Shorelines heavily impacted by sargassum can become very dangerous for sightseers, says local environmentalist and Ocean Advocate Veta Wade.
Wade, who runs the Fish ‘n Fins Ocean Club for children said she has been observing an increase in the sargussum sea weed on the island’s beaches. Primarily on the east of the island. However, a quick visit to the more popular beaches will note that sea weed is gradually drifting in.
The University of South Florida Optical Oceanography Lab is predicting that in the coming months, there is a high chance that sargassum seaweed in the Caribbean will continue to occur in high volumes until at least August and possibly exceed the historical record in 2015.
“It quickly becomes very much like quicksand, if you find yourself in a large deposit, which in some places can be over five-feett deep. Small children should be very closely supervised at beaches such as Marguerita, New Windward & Bottomless Ghaut; and adults should exercise extreme caution,” says Wade.
“Sadly too much sargassum can make it complicated for nesting sea turtles to arrive at shore; and for hatchlings to reach the sea. Montserrat hosts critically small but regionally important nesting populations of green and hawksbill turtles. The timing of this latest event, is certainly not good news for these creatures. Also at risk is our coral reefs, these sensitive animals could be destroyed by the lack of sunlight reaching down to them.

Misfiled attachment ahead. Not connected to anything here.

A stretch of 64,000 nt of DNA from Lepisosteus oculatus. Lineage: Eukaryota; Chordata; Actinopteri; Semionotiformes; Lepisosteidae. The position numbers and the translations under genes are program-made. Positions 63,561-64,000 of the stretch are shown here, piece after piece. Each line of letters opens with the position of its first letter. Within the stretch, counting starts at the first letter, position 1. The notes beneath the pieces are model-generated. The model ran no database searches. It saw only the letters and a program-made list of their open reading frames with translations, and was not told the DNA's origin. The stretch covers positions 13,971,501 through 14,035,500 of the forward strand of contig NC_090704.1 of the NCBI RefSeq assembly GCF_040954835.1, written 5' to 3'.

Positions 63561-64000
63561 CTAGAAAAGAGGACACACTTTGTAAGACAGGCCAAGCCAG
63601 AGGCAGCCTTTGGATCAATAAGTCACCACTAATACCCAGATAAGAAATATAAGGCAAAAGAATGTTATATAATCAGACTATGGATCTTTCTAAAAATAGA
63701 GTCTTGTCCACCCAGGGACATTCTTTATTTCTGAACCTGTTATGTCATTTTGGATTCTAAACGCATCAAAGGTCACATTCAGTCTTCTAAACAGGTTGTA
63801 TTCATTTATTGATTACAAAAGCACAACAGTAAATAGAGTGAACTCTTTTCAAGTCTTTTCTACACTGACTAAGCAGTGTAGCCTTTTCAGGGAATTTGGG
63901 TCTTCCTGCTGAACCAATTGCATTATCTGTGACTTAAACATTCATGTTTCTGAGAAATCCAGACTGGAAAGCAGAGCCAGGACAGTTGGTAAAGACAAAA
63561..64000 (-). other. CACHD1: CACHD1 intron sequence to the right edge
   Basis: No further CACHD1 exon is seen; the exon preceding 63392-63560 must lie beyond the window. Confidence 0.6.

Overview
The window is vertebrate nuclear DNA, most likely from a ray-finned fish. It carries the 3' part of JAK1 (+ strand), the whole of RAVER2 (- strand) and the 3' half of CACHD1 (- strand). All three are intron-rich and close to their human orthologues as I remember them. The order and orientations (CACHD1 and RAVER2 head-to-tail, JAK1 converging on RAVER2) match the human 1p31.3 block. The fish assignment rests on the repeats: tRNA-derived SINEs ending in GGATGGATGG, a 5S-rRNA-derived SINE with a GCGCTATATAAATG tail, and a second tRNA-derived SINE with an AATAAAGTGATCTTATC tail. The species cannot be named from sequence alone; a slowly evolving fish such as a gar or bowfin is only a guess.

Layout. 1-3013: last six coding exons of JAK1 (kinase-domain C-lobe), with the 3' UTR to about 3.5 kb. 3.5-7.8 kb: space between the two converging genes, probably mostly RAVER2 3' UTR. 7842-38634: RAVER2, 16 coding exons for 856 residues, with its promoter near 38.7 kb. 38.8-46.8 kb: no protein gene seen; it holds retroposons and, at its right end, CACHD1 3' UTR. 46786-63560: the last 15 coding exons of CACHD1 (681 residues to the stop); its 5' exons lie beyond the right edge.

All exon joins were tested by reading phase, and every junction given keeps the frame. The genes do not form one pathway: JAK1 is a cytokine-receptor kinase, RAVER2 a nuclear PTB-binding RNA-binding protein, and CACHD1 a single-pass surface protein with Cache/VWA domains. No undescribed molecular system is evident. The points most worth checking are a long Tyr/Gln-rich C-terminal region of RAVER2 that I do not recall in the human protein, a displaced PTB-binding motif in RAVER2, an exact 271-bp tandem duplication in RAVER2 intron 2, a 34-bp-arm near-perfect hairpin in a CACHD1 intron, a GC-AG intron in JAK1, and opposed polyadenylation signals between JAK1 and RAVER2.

“For our sake we can only hope for large northern swells to break up the huge sargassum walls accumulating at our windward shorelines and disperse it back into open ocean. As the rise of the sargassum phenomenon continues, creative solutions are needed to resolve this problem, and we must work as ‘One Caribbean’ in finding this solutions. Failure to do so, and Caribbean tourism, especially on the windward coast of our islands could be over. A proactive public awareness plan is also needed , on how can we manage this seaweed for the betterment and safety of all.”
Current satellite images are showing the presence of hundreds of thousands of square miles of sargassum now in the Mid-Atlantic, it’s heading our way. Neighbouring Antigua is already battling the pile ups on its beaches and are working feverishly to remove it.
Residents are being encouraged to use the seaweed in their agricultural farms as it has much nutritional value.